Scotland History, Language and Culture

History of Scotland

Scottish history is dotted with stirring, colourful figures, from Robert the Bruce and Bonnie Prince Charlie to William Wallace and Mary Queen of Scots, although its written history begins with the arrival of the Romans in the 1st century AD. The invaders found strong resistance from the land’s current occupants, the Picts, which eventually led to Roman construction of Hadrian’s Wall.

Scotland was then subjected to Viking attacks and Norman influence. There was an infamous power-grab from the English in 1296, when Edward I deposed Scotland’s King John. William ‘Braveheart’ Wallace briefly ruled until being captured and executed.

Key events over the following centuries include the Battle of Bannockburn in 1314, where Edward II was defeated by Robert the Bruce, and the 16th-century renewal of the ‘Auld Alliance’ between Scotland and France, which saw the Scots invade England. In the tense decades that followed, Mary Queen of Scots was sentenced to death by Elizabeth I.

Despite the 1707 Treaty of Union between Scotland and England, there has always been a strong independent spirit in the nation. It still retains its own banknotes, legal and education systems, and from 1999 Scotland regained its own parliament as part of the devolution process. The Scottish parliament has powers over a number of domestic policies.

Scottish National Party (SNP) leader Alex Salmond made political history in 2007 after becoming the first nationalist to be elected First Minister of Scotland, heading the first minority administration since devolution. The banking crisis hit Scotland’s confidence, however, battering its image as a strong financial centre, with The Royal Bank of Scotland at the centre of a media storm.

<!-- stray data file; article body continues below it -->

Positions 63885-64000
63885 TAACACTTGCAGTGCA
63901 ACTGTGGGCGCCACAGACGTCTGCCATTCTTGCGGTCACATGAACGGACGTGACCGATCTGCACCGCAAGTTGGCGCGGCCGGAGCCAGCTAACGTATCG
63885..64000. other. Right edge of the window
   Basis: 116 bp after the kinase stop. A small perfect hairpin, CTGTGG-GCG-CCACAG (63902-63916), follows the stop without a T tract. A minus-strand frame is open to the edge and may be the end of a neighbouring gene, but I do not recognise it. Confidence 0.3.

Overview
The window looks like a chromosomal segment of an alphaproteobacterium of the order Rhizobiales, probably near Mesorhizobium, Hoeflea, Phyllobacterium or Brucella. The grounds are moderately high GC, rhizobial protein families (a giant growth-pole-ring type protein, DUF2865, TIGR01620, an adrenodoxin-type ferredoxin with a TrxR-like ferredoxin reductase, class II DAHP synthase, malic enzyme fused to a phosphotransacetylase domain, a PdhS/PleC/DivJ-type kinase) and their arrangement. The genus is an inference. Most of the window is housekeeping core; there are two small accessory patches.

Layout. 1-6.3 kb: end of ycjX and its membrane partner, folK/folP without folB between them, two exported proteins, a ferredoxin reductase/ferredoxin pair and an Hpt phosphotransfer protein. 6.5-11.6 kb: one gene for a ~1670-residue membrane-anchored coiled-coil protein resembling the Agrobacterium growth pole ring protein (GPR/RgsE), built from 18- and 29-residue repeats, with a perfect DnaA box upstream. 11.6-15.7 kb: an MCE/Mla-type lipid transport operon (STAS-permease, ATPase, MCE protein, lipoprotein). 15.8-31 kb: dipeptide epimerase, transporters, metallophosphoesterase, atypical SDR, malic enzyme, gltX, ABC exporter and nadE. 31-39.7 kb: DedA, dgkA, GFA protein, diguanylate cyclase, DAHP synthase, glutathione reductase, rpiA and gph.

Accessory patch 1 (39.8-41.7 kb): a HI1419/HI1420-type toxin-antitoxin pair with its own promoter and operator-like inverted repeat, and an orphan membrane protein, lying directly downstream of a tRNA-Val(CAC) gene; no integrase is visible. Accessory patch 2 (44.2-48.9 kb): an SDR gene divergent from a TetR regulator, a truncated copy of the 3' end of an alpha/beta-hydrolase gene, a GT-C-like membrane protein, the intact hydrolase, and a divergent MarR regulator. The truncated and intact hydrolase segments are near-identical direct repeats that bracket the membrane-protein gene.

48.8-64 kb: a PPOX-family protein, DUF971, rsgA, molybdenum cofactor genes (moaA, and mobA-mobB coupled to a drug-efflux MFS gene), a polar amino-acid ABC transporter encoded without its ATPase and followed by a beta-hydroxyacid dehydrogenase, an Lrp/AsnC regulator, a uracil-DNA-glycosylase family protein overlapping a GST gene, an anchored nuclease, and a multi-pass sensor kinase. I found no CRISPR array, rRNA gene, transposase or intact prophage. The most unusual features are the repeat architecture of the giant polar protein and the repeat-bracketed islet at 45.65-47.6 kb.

In 2011, the SNP won an outright majority in the Scottish parliamentary elections and held a referendum on independence in 2014. A hard-fought campaign on both sides resulted in the ‘No’ side winning, having accrued some 55% of the public vote. However, the SNP made history again at the UK general election in 2015, taking 56 of 59 seats in the country and becoming the third largest party in the Commons, under the leadership of First Minister Nicola Sturgeon. An appetite for independence lingers.

Did you know?
• 'Ivanhoe by Sir Walter Scott' is a perfect anagram of 'novel by a Scottish writer'.
• With something of a lack of foresight, King James II once ordered that “futeball and the golfe be utterly cryit down” – he was concerned the sports were stopping his yeomen practice their archery.
• When Queen Victoria visited the Highlands, it’s said she smoked cigarettes to keep away midges.
• Edinburgh was the first city on the planet to have its own fire brigade.

Scotland Culture

Religion in Scotland

Predominantly Christian (around 40% Church of Scotland, 15% Roman Catholic and 6% other Christian denominations) with small Buddhist, Muslim, Hindu and Sikh minorities. Around a quarter of the population have no religion.

Social Conventions in Scotland

Handshaking is customary when introduced to someone for the first time. Normal social courtesies should be observed when visiting someone's home and a small present such as flowers or chocolates is appreciated. It is polite to wait until everyone has been served before eating.

Language in Scotland

English. Gaelic is still spoken by around 1.3% of the population, mostly in the west and Highlands.

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